The Spaniard was at former team-mate Steven Davis's wedding reception at Dundas Castle on Saturday when a fellow guest turned blue as he tucked into the late-night snack, it was reported today.
Nacho immediately used his first aid skills, grabbing the man and performing the Heimlich manoeuvre on him before clearing his windpipe by pounding on his back.
Rangers goalkeeper Neil Alexander said: "There's no doubt Nacho saved the guy's life."
Son of vanished mum backs American accused
A SON whose mother vanished on holiday in Mexico is helping an American accused of murdering his wife in the same hotel, it was reported today.
Edinburgh grandmother Julia Howard, 77, disappeared from the Moon Palace hotel in Cancun last year after going to get a sun hat. Her remains were discovered six weeks later in dense jungle.
Now her son, Henry Harvey, 53, has given a statement to the legal team representing US TV producer Bruce Beresford-Redman, whose wife Monica was found dead at the Moon Palace in April.
The American is fighting moves to extradite him from the US to face murder charges in Mexico.
Ambulance off road after attack
A CITY ambulance had to be taken off the road after a youth smashed a window on the vehicle.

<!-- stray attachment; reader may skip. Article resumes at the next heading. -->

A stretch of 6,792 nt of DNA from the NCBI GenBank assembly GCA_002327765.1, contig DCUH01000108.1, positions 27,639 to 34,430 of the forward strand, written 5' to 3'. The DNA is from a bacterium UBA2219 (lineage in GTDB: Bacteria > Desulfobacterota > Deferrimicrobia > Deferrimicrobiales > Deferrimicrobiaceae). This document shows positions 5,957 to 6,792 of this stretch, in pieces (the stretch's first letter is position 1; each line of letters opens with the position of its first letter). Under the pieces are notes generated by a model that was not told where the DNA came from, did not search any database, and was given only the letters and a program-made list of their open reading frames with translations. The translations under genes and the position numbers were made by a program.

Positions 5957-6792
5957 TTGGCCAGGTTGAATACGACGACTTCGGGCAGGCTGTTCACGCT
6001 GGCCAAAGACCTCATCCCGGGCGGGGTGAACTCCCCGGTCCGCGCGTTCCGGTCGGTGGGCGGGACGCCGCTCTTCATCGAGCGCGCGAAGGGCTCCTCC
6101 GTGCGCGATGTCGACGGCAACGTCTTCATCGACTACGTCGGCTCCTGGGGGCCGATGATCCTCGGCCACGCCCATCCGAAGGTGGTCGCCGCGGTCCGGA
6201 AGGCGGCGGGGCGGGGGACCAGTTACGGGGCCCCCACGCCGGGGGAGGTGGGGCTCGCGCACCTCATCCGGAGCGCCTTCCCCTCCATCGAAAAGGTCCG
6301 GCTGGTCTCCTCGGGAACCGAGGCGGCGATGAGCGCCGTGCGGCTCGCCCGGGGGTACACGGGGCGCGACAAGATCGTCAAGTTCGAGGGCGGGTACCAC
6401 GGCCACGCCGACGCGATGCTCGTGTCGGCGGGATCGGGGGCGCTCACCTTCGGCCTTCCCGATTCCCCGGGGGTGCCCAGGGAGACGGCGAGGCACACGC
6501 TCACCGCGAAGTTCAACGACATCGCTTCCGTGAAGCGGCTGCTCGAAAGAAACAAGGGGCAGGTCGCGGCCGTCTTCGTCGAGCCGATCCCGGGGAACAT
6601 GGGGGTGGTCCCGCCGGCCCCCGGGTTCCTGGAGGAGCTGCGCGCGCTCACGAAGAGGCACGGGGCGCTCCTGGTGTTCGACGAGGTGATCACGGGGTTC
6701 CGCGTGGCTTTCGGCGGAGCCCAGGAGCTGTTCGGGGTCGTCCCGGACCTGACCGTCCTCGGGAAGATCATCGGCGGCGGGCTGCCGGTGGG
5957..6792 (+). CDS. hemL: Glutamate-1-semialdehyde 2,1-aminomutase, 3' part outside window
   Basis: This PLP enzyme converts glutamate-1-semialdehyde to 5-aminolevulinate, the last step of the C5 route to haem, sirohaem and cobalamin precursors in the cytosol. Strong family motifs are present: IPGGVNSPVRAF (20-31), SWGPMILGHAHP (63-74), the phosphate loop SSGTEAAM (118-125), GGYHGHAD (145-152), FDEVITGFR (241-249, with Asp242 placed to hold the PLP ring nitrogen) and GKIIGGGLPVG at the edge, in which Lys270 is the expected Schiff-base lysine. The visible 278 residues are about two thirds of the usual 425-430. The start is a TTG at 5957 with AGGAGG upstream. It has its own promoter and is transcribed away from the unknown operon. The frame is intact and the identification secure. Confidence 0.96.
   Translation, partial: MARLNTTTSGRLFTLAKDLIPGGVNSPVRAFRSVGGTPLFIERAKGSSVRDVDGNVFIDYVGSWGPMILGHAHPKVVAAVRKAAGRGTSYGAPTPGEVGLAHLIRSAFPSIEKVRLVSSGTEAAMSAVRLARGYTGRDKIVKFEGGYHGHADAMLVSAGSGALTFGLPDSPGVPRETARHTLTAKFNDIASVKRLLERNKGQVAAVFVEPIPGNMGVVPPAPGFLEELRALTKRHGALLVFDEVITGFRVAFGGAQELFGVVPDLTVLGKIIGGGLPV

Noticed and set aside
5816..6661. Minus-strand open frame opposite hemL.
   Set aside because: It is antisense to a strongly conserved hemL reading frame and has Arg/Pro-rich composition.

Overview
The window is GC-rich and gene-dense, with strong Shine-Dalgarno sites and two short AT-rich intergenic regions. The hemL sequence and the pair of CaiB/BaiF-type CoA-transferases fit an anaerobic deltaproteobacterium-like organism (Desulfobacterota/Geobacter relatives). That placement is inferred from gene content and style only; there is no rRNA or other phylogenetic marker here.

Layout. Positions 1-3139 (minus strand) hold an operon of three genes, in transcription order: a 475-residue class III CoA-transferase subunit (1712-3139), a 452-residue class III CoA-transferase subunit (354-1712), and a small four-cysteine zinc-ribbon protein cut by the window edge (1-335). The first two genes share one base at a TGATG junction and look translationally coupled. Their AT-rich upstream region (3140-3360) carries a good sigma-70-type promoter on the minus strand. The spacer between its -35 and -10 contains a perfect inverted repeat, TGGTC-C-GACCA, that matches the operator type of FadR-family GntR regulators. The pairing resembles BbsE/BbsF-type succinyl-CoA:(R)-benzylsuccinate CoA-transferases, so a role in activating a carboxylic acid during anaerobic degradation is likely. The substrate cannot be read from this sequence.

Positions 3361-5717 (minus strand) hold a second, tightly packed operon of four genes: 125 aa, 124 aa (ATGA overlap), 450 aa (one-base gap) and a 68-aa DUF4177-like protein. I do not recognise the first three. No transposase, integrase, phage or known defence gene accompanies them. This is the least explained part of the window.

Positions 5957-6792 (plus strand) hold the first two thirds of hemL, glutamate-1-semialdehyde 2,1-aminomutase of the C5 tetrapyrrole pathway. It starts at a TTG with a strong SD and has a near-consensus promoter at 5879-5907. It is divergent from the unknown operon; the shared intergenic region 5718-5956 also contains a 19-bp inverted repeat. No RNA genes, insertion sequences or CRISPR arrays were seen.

Paramedics were called to Princes Street at 8:30pm last night to treat a 16-year-old boy for a medical condition outside the HMV store.
According to the ambulance service once the teen was inside the vehicle he lashed out, breaking one of the side windows.
A spokesman for the Scottish Ambulance Service said: "The crew were very badly shaken by the incident but not injured."
Cramond rescue cost 18,000
A RESCUE operation to save around 160 partygoers stuck on Cramond Island cost the taxpayer 18,000, it was reported today.
Lifeboat crews ferried dozens of revellers back to the mainland after they became stranded on the island in the Firth of Forth when the tide came in.
The large group had gathered on the island on Saturday afternoon for a party which was advertised on social networking sites.
Bovril inventor remembered
HIS unusual creation became a household name and now the Capital's John Lawson Johnston, the creator of Bovril, is set to win due recognition for his creative ingenuity.
Mr Johnston first started experimenting on Bovril in his butcher's shop at 180 Canongate in the mid-19th century and famously sold it to the French army after he had emigrated to Canada.
Archivists at Edinburgh Council have spent months researching Mr Johnston's little-known roots in the Capital and a new virtual exhibition, being staged as part of the annual Old Town Festival, will go live at www.edinburgh.gov.uk/cityarchives from Monday.